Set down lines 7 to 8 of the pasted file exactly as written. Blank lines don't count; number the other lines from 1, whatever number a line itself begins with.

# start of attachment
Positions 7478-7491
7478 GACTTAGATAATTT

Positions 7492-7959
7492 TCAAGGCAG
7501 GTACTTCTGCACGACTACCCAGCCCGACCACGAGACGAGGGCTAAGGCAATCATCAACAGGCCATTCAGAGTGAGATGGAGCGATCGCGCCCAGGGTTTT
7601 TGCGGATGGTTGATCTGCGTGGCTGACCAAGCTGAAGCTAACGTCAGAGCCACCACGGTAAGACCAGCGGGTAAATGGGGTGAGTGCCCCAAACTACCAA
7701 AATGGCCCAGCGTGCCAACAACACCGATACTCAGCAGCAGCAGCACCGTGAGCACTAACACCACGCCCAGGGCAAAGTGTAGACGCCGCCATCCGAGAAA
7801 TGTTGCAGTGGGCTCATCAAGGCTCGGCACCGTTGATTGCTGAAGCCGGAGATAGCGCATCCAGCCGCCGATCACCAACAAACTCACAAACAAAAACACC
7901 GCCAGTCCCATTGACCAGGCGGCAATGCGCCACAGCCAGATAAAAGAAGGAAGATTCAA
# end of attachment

7701 AATGGCCCAGCGTGCCAACAACACCGATACTCAGCAGCAGCAGCACCGTGAGCACTAACACCACGCCCAGGGCAAAGTGTAGACGCCGCCATCCGAGAAA
7801 TGTTGCAGTGGGCTCATCAAGGCTCGGCACCGTTGATTGCTGAAGCCGGAGATAGCGCATCCAGCCGCCGATCACCAACAAACTCACAAACAAAAACACC